I'm also going to embed the two presentations below (the second one is in two parts), and I think it's well worth your time to watch both of them, particularly if you teach Language Arts, but really if you care about education at all. After each presentation I've pulled a few select quotes that really resonated with me.
The Future is Now: Presentation to the RU Board of Governors
We're living in the time of the most significant change in human expression in human history.Do you agree? If so, what implications does that have for the way we teach Language Arts? What about other subject areas?
This is the room we're particularly proud of - the Collaboratory.OK, when I build my school, I'm so going to have a Collaboratory. Actually, every room will be one. Perhaps that should be the name of the school?
To compose, and compose successfully in the 21st century, you have to not only excel at verbal expression, at written expression, you have to also excel in the use and manipulation of images. That's what it means to compose.Shades of "The Yancey." Note that this is additive - no one is suggesting that words don't matter, that what we traditionally think of as "writing" is no longer important, but that the very nature of composition is more complex now, and that our instruction, our pedagogy, our learning spaces need to reflect that.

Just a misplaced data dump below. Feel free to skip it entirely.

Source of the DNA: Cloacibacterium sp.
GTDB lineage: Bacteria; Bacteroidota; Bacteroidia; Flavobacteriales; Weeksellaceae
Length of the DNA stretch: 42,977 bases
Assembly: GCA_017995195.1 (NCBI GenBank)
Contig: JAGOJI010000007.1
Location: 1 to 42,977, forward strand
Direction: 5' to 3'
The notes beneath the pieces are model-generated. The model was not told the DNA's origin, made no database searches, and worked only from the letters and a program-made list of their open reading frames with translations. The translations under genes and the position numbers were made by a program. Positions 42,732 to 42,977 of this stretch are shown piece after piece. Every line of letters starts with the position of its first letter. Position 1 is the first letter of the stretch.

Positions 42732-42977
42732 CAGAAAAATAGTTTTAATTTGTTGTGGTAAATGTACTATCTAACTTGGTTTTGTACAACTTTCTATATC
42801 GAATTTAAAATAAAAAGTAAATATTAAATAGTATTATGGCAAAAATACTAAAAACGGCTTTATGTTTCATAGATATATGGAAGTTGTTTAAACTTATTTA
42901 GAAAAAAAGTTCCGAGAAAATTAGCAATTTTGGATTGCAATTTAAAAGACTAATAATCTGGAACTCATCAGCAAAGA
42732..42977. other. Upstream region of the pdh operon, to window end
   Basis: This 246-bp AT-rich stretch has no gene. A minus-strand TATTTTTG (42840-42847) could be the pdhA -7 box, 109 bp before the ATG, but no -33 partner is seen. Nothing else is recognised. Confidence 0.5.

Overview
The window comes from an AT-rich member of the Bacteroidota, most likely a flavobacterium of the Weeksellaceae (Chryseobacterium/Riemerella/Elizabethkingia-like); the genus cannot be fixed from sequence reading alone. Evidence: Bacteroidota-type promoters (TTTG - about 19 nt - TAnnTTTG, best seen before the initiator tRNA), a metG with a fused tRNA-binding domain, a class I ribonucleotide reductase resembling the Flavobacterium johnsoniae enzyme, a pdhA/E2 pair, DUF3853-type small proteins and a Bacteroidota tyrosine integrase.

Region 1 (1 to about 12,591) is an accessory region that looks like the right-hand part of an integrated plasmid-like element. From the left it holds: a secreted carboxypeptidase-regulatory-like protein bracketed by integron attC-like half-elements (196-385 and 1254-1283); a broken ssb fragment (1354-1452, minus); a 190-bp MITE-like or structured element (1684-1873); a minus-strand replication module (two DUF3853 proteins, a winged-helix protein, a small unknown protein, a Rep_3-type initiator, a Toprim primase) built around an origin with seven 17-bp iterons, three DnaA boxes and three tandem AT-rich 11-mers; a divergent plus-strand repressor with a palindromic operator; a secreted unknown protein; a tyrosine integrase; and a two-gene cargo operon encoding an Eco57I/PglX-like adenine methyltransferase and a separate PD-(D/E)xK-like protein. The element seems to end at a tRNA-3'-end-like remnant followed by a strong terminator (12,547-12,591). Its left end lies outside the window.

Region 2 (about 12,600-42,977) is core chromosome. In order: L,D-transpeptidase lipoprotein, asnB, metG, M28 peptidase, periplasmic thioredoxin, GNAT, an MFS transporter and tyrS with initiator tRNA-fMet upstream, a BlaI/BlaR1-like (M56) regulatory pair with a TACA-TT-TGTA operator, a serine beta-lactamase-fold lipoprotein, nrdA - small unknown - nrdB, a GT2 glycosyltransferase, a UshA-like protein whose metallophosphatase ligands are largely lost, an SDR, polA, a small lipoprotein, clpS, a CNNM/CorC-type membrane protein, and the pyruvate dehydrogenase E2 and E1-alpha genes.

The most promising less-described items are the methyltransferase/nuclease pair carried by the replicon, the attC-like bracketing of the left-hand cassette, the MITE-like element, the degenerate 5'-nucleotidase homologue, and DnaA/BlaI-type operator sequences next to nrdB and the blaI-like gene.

This is all building towards a larger vision of the humanities for the 21st century.
. . . In the New Humanities what we imagine at the center is this collective, collaborative kind of composition.Social construction. Social composition.
The real function of the humanities is to engage in the art of creativity - moment by moment - to improve the quality of the world we live in.I'm certainly not a linguist, but doesn't that get back to the root of "humanities?" And have perhaps some of our academic treatments of the humanities forgotten the human part that should be the center of our work?
That's writing in the 21st century. It's multiply authored, it's multiply produced, and that's where English is going.Is that where English is going in your school?
This Is How We Dream (Part 1 and Part 2)
It has never been a more important moment for this profession, or for people who take reading and writing seriously.Do you agree? If so, what implications does that have for your school? Your classroom?
I spent my time understanding writing as a solitary activity . . . I'm a person of the book.Writing (composing) is no longer exclusively a solitary activity. And we need to expand our definition of composition beyond only text and beyond only a specific medium (book, research paper, academic journal).
An assignment for a class I taught for first year students called Creativity and Collaboration.This is a class I'll be offering in my new school (The Collaboratory).
Ideas don't belong to us individually, but they belong to us as a culture. And that we as educators must be in the business of sharing ideas freely.Shades of Pesce.
The limits and restrictions are largely ones we put on ourselves.No excuses.
This is a way to push ideas into our culture. Why wouldn't we be at the front edge of that?Yes, why wouldn't we?
We do not have a pedagogy on hand to teach the kind of writing I'm describing. It needs to be invented.Alan Kay said the best way to predict the future is to invent it. The best way to figure out what composition should look like in the 21st century is to co-create it.
We can do this. We should do it.We should get started.